It takes two people to make a child. However, in many Texas families, the children live with one parent most (or all) of the time. However, this doesn't absolve the other parent of responsibility. In nearly all cases, Texas law requires noncustodial parents to make regular child support payments.
We have written recently about fathers who owed large amounts of child support despite having large amounts of money being found out because of their activities on social media websites. There are other ways that family law attorneys might be able to determine that a delinquent parent has assets that might go toward child support -- including, unlikely enough, if that parent wins the lottery.
People use Facebook for all sorts of reasons. Oftentimes a primary use is to keep track of family and friends through updates and photos. As technology has made it easier to record videos and take photos, people are sometimes less than judicious about the sorts of things they put onto their own pages. On occasion, this can get people into trouble. We have heard stories about people whose claims for workers' compensation have been derailed after they posted photos of themselves engaging in activities like running marathons when they were not supposed to be able to walk, let alone run.
Parents in Texas who are owed back child support often wish there was a quick and painless -- at least for them -- way to collect what they are owed. Unfortunately for many single-parent caregivers, those parents who are chronically late with child support payments often do their best to avoid paying, often taking evasive action to try to stay one step ahead of collection efforts.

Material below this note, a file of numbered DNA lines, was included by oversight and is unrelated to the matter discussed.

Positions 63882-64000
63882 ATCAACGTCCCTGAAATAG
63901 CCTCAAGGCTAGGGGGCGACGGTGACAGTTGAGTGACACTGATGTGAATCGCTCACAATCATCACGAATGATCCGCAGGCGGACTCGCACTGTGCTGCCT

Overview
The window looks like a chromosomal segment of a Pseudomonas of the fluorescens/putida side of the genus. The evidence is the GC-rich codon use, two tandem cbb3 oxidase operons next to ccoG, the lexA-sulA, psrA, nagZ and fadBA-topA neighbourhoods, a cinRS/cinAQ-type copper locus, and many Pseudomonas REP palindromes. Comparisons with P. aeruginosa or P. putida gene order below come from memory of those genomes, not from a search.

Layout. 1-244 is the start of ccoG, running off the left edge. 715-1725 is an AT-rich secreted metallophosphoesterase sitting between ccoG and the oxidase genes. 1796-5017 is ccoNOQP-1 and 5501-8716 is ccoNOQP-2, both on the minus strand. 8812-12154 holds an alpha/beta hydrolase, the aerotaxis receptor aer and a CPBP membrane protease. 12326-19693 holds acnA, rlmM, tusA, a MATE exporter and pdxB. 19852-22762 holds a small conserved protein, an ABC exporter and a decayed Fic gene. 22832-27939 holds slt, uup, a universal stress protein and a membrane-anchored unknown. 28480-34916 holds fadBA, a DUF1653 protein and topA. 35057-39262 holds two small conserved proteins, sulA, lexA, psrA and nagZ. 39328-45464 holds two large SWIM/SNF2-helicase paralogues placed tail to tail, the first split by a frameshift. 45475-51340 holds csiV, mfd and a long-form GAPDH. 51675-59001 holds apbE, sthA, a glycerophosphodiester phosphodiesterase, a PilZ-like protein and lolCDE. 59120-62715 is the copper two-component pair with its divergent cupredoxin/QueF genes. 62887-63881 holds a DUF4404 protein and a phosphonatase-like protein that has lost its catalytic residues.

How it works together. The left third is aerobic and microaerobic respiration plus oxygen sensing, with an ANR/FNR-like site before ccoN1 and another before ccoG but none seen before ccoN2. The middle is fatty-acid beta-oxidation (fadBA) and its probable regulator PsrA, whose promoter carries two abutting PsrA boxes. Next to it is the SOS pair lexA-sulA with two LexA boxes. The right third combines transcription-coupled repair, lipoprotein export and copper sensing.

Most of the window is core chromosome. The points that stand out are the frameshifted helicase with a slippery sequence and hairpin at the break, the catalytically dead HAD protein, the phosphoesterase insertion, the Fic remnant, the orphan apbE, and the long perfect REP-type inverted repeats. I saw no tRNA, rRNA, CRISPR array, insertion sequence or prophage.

When a couple in Texas divorces, it's standard procedure to determine whether one spouse will make support payments to the other. If the couple has children, the parent who obtains child custody will usually receive monthly child support payments from the other. The amount of these payments is typically determined using the non-custodial spouse's current income as a guideline.
As we've discussed in past blog posts, divorce can wreak havoc on anyone's finances. Couples who go their separate ways must find a way to survive on their own, and for the lower-earning spouse, that can take some adjustment. This is especially true for parents who end up with primary child custody. They're usually forced to shoulder most of the costs of feeding, clothing and educating their children -- along with all the other household expenses -- on a reduced income.
A total of 51 parents were recently arrested in Dallas County. The main charge was failure to pay child support in violation of a court order. The arrests were made pursuant to arrest warrants and were staged by teams of officers starting as early as 6 a.m. Those arrested on these civil warrants can be jailed for up to six months.
Over the past several years the composition of Texas families has been changing, in part due to new options for couples who seek to have children in unconventional ways. We're hearing more about same-sex couples who elect to have children with the help of a sperm donor, an option that heterosexual couples have also been making use of with increasing regularity.
Issues with child support between divorced or separated parents can easily become complicated, but that's especially true when the parents live in separate states.
Often we hear about professional athletes and other celebrities who have been taken to family court by the mothers of their children. The issue is usually nonpayment of child support, a problem for thousands of Texas families. Many of these celebrity dads are accused of failing to support their children, despite their high salaries.